New Book: 50 Year Anniversary of ‘Race Riot’ Aboard Aircraft Carrier Kitty Hawk — Only Black Sailors Punished

by on November 21, 2022 · 0 comments

in Civil Rights, History, San Diego

New book by Navy lawyer who defended accused Black sailors documents one-sided investigation, dubious testimony and other injustices in case that rocked the military

By John Wilkens / San Diego Union-Tribune / Nov. 20, 2022 (Only for subscribers)

For 50 years, Marv Truhe kept the boxes. He moved from San Diego to South Dakota, from South Dakota to Colorado, and a lot of belongings came and went. Not those boxes. There were five of them, cardboard Bankers Boxes filled with official investigations, witness interviews, medical reports, trial transcripts and other documents from an incident that rocked the U.S. Navy in October 1972: a Black vs. White race riot aboard the aircraft carrier Kitty Hawk.

“I knew some day I wanted to tell the full story,” Truhe said.  He was a 27-year-old Navy JAG lawyer back then, at the 32nd Street Naval Station in San Diego, where he represented six of the sailors accused in the riot. His clients, like all of the other 19 original defendants, were Black.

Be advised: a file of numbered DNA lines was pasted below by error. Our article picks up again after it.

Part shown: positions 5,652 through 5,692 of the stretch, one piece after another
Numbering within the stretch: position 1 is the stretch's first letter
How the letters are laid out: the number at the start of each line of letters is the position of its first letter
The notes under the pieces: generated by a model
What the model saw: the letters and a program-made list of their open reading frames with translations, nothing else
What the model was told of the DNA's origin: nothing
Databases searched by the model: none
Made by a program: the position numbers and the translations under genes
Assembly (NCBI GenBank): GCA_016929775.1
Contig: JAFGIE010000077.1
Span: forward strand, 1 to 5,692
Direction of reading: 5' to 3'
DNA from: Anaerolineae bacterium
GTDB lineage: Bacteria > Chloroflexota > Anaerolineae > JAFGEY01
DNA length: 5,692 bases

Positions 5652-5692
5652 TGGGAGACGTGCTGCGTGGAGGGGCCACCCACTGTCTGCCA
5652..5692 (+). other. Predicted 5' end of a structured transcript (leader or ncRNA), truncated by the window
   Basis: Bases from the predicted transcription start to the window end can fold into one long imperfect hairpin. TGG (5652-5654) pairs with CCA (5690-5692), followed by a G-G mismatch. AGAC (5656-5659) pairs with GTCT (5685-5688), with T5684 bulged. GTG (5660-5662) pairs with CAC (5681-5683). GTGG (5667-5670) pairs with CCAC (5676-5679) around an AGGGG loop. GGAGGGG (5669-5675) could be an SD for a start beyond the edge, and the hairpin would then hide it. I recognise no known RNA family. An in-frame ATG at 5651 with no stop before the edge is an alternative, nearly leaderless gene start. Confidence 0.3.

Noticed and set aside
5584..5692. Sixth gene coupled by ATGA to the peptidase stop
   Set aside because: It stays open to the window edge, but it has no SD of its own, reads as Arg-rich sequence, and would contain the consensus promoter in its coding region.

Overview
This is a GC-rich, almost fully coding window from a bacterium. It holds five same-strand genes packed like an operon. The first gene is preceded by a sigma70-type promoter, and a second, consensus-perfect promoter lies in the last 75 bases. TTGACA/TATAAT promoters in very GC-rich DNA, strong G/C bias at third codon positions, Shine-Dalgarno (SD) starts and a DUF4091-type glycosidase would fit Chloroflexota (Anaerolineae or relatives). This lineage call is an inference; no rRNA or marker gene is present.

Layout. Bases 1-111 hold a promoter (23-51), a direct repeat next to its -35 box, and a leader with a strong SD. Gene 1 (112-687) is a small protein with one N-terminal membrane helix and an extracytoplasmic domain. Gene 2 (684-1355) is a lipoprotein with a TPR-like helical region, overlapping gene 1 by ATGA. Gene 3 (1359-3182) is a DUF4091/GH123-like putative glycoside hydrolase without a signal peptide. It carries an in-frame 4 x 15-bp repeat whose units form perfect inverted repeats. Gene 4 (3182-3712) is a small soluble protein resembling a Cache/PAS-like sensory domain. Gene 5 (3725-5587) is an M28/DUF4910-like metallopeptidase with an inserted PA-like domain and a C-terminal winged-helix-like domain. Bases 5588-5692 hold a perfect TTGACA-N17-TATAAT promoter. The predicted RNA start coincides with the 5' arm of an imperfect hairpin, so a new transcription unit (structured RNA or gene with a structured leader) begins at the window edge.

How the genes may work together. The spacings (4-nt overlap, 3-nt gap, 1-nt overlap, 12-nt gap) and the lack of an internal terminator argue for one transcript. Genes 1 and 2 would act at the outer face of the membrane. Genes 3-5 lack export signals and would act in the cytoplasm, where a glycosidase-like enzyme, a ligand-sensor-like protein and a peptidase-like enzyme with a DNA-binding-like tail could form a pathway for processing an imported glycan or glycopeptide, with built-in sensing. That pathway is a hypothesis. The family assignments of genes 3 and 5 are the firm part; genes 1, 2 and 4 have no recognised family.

The melee involved chains, pipes and whatever else in the way of weapons the crew members could get their hands on. It went on for six hours and left more than 50 service members injured, a handful hurt so badly they had to be flown off the ship.

It also attracted nationwide attention at a time of explosive racial tensions affecting various parts of American society, not just the military. A congressional subcommittee investigated behind closed doors and issued a report three months later that focused on what it called “more relaxed discipline in the military services.”

The report rejected any suggestion of institutional prejudice in the Navy and blamed the Kitty Hawk riot on a small number of “thugs,” all of them Black. Most were “below-average mental capacity,” the subcommittee said, and probably never should have been accepted into military service. Not many people — in the Navy, in Congress, in the media — asked the question that bothered Truhe from the outset: If this was interracial fighting that left service members on both sides injured, why were only Black crewmen being prosecuted?

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